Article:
Several stores in downtown Mason prepare for the busy holiday season after Thanksgiving weekend. The community has been very supportive and involved in the businesses within Mason.
Kean’s is a Hallmark store that offers seasonal and year-round cards, gifts, home décor, ornaments, personalized trinkets and much more. Christmas and popular fabrics sell more during the summer due to the amount of time it takes to make a project. Laurie Reed, store manager, likes to be a season ahead in the fabric department. Candy is a huge sales component of the store along with jewelry, toys and Christmas ornaments.
“It’s my go to place for last-minute gift shopping,” said Deborah Stuart, Mason City Administrator.
The popular downtown store has been in Mason since the 1920s, but was closed for about six months last year due to a fire at a neighboring restaurant on Father’s Day. Kean’s reopened on Dec. 5, 2015. The Mason High School varsity football team and the whole community supported the reopening.
“We have our busy times on weekends, but nothing compares to when we reopened last year before Christmas,” said Laurie Reed, Kean’s manager. “We just had the one-year anniversary sale on Monday.”
Maple Street Mall is a three-story building with antiques, handmade products, specialty items and more. Sixty vendors are in this family run business.
“We have great priced items and a lot of loyal customers who do holiday shopping here,” said Teresa Bates, assistant manager at Maple Street Mall. “Friday (Dec. 2) in Mason was a downtown festivity where they lit up the Christmas tree in the courtyard, so there was a lot going on and a lot of people out and about.”
Vendors at the Maple Street Mall independently mark the price of their items, so the store does not offer holiday specials. There is an end-of-the-year clearance period between Christmas and New Year’s every year.
“My theory is people will come out this weekend for ‘cookie weekend’, but recently the weather has been nice so less people are coming in,” said Debbie Shattuck, Maple Street Mall store manager. “We are lucky because we don’t have competition with big-box stores since it is a completely different shopping experience.”
Sports Stop Sportswear used mostly Facebook for advertising the hours and deals for the holiday season. The shop recently joined the online shopping world, so now customers don’t have to visit the store to purchase business apparel, team uniforms or embroidered items. Banners, signs and awards (trophies, medals and more) are also available.
“The holiday specials are currently being decided between owners,” said Amanda Stary, Sports Stop employee. “A good amount of sales went on Black Friday and Small Business Saturday.”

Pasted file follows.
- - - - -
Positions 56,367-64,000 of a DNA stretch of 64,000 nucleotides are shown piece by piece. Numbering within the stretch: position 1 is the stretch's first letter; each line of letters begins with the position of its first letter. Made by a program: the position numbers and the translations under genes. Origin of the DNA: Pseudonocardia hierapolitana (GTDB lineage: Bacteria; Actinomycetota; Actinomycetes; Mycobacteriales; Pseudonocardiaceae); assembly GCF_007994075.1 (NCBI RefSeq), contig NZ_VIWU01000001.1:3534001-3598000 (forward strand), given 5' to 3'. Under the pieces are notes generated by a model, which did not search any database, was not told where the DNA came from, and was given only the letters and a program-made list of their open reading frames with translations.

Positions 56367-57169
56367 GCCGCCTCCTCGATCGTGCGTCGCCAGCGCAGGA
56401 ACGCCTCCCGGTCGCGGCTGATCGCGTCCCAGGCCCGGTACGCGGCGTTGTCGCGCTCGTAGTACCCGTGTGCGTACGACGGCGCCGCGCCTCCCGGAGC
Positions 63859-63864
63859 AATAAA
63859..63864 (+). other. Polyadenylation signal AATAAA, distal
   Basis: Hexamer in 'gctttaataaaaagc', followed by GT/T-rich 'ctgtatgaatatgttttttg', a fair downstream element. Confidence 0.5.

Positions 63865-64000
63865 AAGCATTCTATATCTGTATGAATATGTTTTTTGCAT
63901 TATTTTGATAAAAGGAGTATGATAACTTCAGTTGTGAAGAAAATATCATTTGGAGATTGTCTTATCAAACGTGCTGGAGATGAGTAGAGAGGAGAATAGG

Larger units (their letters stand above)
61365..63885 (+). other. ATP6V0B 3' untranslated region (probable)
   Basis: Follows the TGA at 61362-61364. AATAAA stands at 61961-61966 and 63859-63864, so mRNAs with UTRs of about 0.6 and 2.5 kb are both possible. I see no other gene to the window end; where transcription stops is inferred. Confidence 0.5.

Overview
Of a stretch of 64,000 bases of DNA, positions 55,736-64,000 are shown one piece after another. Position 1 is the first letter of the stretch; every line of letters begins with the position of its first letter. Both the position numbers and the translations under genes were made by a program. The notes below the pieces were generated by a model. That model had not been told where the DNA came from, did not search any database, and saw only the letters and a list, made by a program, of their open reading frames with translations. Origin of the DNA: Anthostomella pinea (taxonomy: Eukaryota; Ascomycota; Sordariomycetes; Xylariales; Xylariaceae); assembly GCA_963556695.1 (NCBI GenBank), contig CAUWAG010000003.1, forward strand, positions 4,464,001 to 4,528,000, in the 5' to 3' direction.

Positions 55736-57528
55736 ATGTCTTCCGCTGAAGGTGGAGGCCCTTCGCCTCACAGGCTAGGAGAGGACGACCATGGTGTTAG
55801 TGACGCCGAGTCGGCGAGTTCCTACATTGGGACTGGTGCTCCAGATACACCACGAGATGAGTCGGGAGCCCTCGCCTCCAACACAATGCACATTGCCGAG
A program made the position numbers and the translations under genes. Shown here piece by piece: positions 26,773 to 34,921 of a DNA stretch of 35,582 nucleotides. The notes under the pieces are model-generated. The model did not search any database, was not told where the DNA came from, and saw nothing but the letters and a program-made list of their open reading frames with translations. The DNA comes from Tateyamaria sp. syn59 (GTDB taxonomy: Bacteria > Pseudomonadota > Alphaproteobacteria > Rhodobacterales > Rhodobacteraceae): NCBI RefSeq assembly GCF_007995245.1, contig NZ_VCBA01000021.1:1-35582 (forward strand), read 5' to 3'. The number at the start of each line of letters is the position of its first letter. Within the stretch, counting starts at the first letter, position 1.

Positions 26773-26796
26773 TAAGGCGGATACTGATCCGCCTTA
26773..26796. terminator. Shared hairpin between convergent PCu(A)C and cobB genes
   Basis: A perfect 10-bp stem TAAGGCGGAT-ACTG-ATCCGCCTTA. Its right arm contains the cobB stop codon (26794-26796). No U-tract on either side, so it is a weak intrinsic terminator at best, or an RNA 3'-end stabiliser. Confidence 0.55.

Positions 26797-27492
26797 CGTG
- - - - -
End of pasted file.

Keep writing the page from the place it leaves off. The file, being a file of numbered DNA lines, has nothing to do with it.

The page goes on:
Like Sports Stop, Mason Floral has its own website displaying their special arrangements and bouquets. Gift certificates are available, but since they are not a big seller, owner Tammy Weber uses them as donations.
A new trend that the Mason Floral employees noticed is that grave blankets are selling more than wreaths this year.
“The holiday season is always busier,” said Weber. “Men have been our biggest customers, and they just tell us how much they are looking to spend and the colors they would like.”
“The best sellers and newer novels have been going quickly, but we haven’t seen any big enough trends to change our product orders,” said Holly Wilkes, Vault Deli employee. “A lot of people come in to order books from us because they would rather buy from us instead of other bookstores.”
The Vault Deli seems to be a little busier this holiday season selling Christmas list books, novels and young adult books. Currently a commercial is running to bring customers into this cafe bookstore.
“Based on studies of local independent business, it is estimated that every dollar you spend returns three times more money to the local community than if you spent it on a chain in the same community,” said Stuart. “If you compare to a big-box the estimate grows to 50 times more.”
“Mason is successful due to our unique combination of locally owned businesses and we are focused on continuing to grow that model by targeting our recruitment on those types of businesses,” said Stuart. “We know this because several studies have shown that when people spend locally the dollar stays in the community- that business busy from local service providers and it continues to strengthen the economic base of our community.”